On this, the Welshest of days were celebrating the Welshest of breweries. From its early days during the Industrial evolution to the current brewery and interactive visitor experience, we look at the success of the Rhymney Brewery through the years.
The history of Rhymney Brewery…
The history of Rhymney Brewery is closely linked to the great days of the South Wales iron industry. Needless to say, all the heavy lifting and hot blast furnaces gave men a terrible thirst, and thanks to the outbreaks of cholera, it was far safer to drink beer in the mid nineteenth century than it was to drink water (it is said that even Merthyr’s Mormons drank beer during this period).
The brewery first began operating in 1839 at the hands of manager Andrew Buchan, and by 1878 Rhymney Brewery and Co was delivering some 12,500 barrels a year to its 29 tied houses, as well as other public houses. In 1902 they introduced the King’s Ale, which became known as the ‘Wine of the Valleys’, and which added to the long list of ales that also included Empire, Empire Special, Cream Stout and Family Stout. The famous Hobby Horse trademark of the little man on the barrel was designed by a keen sportsman, and was such a familiar sight around the Valleys that people began to refer to the Buchan Estate as ‘Where the Hobby Horse roams’.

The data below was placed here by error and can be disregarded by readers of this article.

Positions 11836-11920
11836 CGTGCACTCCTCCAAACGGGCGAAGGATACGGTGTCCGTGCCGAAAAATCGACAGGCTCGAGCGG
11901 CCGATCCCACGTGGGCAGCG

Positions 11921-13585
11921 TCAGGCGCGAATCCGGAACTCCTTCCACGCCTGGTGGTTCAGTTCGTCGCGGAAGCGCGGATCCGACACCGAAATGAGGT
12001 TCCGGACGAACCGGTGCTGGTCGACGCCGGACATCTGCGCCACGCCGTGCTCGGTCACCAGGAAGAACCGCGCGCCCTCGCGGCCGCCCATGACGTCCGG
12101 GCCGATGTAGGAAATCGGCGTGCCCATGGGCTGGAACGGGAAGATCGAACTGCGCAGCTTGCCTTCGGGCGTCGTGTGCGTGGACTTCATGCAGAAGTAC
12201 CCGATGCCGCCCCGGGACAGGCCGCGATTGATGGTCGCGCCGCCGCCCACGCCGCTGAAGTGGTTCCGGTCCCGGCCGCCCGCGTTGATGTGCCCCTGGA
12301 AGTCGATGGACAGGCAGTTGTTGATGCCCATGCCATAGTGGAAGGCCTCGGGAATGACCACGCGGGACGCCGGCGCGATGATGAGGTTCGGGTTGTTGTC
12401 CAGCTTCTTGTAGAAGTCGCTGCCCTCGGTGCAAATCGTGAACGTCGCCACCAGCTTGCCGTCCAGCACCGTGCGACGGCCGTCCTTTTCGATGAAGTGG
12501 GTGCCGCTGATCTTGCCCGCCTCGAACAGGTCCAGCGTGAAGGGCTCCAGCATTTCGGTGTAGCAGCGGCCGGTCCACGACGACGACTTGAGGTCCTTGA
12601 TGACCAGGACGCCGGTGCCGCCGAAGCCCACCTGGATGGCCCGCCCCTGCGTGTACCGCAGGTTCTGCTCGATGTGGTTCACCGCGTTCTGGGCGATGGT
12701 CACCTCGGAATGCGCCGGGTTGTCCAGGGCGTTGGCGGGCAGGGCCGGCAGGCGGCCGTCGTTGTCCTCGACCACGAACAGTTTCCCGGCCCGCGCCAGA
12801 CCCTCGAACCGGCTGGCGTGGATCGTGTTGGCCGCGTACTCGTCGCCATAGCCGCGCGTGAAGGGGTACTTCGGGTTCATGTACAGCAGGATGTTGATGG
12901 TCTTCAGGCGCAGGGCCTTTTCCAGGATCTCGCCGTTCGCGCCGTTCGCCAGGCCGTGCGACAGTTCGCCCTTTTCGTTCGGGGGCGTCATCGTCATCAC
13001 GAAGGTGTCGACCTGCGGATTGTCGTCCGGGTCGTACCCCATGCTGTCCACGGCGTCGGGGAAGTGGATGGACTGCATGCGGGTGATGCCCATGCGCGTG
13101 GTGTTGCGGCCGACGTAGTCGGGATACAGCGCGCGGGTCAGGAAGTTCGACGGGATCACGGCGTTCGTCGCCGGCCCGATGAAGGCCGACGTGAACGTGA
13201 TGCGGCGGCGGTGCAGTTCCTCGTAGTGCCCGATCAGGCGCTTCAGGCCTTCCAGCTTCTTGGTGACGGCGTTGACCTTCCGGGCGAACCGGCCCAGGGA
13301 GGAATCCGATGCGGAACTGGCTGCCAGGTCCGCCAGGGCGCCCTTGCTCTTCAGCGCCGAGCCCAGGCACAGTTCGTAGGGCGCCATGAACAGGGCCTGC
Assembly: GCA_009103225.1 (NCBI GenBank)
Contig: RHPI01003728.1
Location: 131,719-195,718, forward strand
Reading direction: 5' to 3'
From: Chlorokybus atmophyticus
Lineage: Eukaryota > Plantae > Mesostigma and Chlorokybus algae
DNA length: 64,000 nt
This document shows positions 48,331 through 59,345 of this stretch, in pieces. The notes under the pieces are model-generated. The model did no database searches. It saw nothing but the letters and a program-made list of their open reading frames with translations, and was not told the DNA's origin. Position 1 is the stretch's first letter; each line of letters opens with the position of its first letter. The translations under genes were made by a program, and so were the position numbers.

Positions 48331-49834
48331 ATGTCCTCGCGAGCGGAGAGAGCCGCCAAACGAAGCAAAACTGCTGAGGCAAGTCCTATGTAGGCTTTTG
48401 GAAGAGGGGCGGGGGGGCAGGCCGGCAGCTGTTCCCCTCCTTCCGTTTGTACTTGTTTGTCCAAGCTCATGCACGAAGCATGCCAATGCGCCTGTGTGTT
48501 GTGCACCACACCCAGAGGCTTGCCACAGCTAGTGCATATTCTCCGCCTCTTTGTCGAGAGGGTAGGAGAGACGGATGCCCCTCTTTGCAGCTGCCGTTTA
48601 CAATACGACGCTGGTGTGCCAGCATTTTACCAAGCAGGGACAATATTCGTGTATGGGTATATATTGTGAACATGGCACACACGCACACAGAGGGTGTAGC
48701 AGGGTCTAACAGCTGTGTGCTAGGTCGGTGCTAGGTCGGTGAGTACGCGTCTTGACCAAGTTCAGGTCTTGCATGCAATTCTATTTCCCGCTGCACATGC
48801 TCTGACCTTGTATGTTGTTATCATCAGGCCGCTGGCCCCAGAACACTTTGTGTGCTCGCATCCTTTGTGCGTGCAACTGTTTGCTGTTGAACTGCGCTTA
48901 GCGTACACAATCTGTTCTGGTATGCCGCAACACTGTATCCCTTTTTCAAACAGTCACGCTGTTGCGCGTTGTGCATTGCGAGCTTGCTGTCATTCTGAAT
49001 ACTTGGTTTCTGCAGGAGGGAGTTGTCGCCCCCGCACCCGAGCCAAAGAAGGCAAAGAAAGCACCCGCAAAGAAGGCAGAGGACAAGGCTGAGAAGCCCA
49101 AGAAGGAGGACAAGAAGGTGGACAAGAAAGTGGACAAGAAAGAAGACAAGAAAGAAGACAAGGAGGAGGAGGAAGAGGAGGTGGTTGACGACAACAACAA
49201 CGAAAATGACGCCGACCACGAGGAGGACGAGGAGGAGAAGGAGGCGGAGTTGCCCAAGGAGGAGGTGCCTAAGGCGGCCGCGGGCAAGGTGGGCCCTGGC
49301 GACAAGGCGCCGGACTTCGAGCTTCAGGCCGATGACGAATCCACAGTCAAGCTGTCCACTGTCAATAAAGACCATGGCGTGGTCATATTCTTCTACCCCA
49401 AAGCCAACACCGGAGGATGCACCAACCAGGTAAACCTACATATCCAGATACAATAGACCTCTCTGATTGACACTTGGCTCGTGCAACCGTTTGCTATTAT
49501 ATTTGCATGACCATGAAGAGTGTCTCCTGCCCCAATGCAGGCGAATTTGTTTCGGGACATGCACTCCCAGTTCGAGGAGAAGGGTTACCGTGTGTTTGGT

In 1936 Rhymney Brewery took over the Taff Vale Brewery from Merthyr, and by 1939 the Buchan Estate numbered some 262 hotels and inns, which was the vast majority in Monmouthshire and Glamorganshire. It was then in 1951 that Buchan began an association with Whitbread and Co, and once the brewery was taken over by Whitbread it eventually closed its doors on April 27th 1978.
The Rhymney Brewery experience
Today, the brewery that carries on the spirit of the famous Rhymney Brewery brand, has been relocated from Merthyr to Blaenavon (to be precise, the Gilchrist Thomas Industrial Estate next to the Big Pit) in the hope of greatly expanding its total beer production. In order to bring people in and educate them on how the ales are brewed, the brewery has been partnered with an interactive visitor experience.
There’s a viewing platform that allows visitors to watch the brewing process, plus you can watch the testing that goes on in the lab. Not only that, there’s the chance to see and touch the raw ingredients, smell the various ales in specially-designed smelling boxes, and watch short films on the brewery’s history right the way back to the 1800s. After all that visitors can sit back, relax and enjoy a pint of delicious local ale in the bar area, able to appreciate the taste even more knowing how the drink is brewed, and how it has been enjoyed in the Valleys for hundreds of years.
The Rhymney Brewery Visitor Experience is open seven days a week, 11.30-5.30. Entrance costs £2.50 per person. For more information, visit www.rhymneybreweryltd.com